classic album dissections 2010
Stevie Wonder Songs in the Key of Life
Every so often Jim and Greg like to get all professorial on us and dissect a classic rock album. Stevie Wonder's 1976 album Songs in the Key of Life will be turning thirty-five next year, so it's a perfect opportunity to revisit their 2006 discussion about this album. Songs in the Key of Life was released as a two-LP set with a bonus EP for a total of twenty-one songs.
One of the reasons Songs in the Key of Life stands out so radically in Wonder's catalog is because it was such a massive undertaking. He had great success with the albums released prior, Talking Book, Innervisions and Fulfillingness First Finale, so Motown gave Wonder the freedom to stretch out-for two whole years. Jim and Greg talk to keyboardist Greg Phillinganes about the recording sessions. As many listeners know, Wonder himself is an amazing keyboardist, but Phillinganes explains that the songwriter liked the idea of having some fresh blood in the band. And you couldn't get much fresher than Phillinganes; he was only eighteen when he signed on, making this session his first job.
To cap off this album dissection, Jim and Greg each pick one signature track from Songs in the Key of Life. Jim's pick is "Pastime Paradise." Many listeners will recognize the instrumental as the basis for Coolio's 1995 hit "Gangsta's Paradise," but the original far surpasses that soundtrack song. Jim explains that this Stevie Wonder album can be a bit too sweet for his punk rock tastes, but“Pastime Paradise”is reminiscent of the funkier, more political songs Wonder previously released such as "Living For the City" and "Superstition." He says Wonder is calling out for the listener to take action against a list of woes –“dissipation, race relations, segregation…”Ultimately, the song is brought to an upbeat, optimistic point that matches the attitude of the rest of the record.
Greg's pick is the anthemic track "As." One of the important things to note about the recording of Songs in the Key of Life is the emphasis Wonder gave to having a band and a band-like atmosphere. Wonder could have played almost any instrument himself, but he wanted guests to join him and bring life to the music.“As”was definitely recorded live, and the highlight of the song for Greg is Herbie Hancock's Rhodes piano part. According to Greg, Hancock“dirties”up his playing, making way for Stevie (and an overdub of multiple Stevies) to come in with huge gospel vocals. The result is an epic love song fitting an epic album.Go to episode 265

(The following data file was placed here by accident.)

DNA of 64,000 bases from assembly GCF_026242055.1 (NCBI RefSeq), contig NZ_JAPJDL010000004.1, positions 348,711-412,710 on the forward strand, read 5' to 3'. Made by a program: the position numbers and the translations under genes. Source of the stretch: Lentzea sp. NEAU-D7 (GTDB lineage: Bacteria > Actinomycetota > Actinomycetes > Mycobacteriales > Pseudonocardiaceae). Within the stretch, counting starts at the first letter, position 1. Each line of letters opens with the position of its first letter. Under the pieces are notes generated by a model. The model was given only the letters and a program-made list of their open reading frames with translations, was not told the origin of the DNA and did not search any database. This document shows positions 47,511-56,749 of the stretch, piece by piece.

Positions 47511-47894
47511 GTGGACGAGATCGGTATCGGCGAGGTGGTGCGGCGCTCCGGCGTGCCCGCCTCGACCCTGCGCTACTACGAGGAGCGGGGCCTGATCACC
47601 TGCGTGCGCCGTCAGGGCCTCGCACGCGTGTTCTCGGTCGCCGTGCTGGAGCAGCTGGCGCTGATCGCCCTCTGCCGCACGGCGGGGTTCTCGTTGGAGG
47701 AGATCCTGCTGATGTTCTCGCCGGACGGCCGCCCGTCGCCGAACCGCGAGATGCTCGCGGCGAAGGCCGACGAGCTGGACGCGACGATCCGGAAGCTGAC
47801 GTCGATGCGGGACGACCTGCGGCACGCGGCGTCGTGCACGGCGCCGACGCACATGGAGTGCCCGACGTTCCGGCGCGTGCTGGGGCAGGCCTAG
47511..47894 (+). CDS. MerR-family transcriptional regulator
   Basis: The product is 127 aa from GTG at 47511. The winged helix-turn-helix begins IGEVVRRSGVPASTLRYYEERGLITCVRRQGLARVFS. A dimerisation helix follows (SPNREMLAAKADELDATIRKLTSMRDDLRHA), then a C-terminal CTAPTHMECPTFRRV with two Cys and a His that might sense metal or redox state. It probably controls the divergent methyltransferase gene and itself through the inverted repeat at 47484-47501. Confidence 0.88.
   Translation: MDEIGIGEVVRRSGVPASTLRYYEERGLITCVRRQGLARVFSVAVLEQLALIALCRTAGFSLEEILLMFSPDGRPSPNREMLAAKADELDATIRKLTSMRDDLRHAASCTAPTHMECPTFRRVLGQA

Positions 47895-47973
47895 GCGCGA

Pink Floyd The Wall
Pink Floyd's Roger Waters has been busy touring the country performing the band's epic double concept album The Wall, 30 years after the first tour. Jim and Greg both saw this show, and it got them thinking about The Wall's status as a definitive classic album. Listeners know what that means…time for a Classic Album Dissection. Jim and Greg compare this record to Pink Floyd's others and discuss the personal nature of Waters' lyrics. They also pick their favorite tracks. Greg goes with "Mother," while Jim chooses "Run Like Hell."Go to episode 255
T. Rex Electric Warrior
David Bowie gets all the glam rock credit. But real fans know the look and the sound go back to T. Rex's 1971 release Electric Warrior. Singer Marc Bolan shook off some of his“pixie dust”and hippy-dippy Tyrannosaurus Rex sound to create a glossy, sexy record full of humor, sadness and lots of electric guitar fuzz, not to mention his signature vibrato. Jim and Greg talk to the album's producer Tony Visconti about Electric Warrior's recording. They also highlight their favorite tracks: Jim went with "Rip Off," a song that is as silly as it is indignant. Greg chose "Cosmic Dancer," which he says illustrates Bolan's growth as well as Visconti's. And anyone who has ever watched Billy Elliot would agree.